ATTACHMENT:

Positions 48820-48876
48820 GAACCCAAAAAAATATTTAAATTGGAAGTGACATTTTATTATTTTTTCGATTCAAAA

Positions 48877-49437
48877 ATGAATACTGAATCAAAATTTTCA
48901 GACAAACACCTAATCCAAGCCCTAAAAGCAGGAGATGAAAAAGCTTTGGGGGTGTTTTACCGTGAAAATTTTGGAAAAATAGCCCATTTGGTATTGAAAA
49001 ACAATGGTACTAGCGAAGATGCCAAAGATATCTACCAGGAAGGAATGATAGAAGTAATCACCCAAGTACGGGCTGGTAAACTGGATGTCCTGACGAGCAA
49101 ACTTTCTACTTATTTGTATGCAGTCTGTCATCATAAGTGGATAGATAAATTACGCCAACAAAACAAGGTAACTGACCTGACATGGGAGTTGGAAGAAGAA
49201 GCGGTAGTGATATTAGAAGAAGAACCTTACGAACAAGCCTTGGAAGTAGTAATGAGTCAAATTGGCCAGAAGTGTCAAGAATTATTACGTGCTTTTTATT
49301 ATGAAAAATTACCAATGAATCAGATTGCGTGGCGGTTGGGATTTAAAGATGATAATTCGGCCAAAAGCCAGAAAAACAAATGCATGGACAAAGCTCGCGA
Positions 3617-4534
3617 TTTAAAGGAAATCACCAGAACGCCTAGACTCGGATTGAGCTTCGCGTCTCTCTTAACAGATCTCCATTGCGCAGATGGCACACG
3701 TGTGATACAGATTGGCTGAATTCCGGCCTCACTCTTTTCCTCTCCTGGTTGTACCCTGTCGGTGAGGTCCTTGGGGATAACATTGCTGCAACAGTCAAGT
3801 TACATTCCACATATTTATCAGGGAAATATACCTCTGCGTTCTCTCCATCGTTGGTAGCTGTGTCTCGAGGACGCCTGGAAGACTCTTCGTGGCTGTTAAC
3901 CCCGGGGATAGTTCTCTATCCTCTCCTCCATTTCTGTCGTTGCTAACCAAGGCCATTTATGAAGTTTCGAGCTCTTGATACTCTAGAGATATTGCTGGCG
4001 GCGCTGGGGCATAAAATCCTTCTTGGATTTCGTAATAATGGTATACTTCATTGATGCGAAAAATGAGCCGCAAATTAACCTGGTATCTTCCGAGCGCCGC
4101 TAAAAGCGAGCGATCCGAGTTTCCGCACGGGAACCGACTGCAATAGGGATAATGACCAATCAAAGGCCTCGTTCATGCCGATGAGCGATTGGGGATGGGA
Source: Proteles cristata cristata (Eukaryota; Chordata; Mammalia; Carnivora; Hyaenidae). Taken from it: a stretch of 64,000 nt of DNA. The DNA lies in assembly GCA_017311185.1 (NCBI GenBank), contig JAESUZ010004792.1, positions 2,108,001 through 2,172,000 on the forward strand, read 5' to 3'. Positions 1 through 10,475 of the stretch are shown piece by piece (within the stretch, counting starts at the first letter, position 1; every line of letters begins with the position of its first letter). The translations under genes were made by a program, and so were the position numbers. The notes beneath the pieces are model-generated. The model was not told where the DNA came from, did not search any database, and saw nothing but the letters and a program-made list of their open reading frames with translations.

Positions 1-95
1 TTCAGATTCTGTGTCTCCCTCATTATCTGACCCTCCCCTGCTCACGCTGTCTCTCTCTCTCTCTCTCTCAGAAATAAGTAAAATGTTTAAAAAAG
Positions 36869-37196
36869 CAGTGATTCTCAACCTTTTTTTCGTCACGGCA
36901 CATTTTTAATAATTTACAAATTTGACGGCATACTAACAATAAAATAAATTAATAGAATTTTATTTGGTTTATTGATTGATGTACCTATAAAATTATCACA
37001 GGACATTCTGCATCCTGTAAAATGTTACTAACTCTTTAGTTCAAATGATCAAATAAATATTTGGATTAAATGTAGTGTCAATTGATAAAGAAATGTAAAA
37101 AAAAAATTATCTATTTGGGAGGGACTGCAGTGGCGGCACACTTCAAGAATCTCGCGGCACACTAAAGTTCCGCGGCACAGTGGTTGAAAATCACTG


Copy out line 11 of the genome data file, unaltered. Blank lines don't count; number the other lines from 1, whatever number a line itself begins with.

3617 TTTAAAGGAAATCACCAGAACGCCTAGACTCGGATTGAGCTTCGCGTCTCTCTTAACAGATCTCCATTGCGCAGATGGCACACG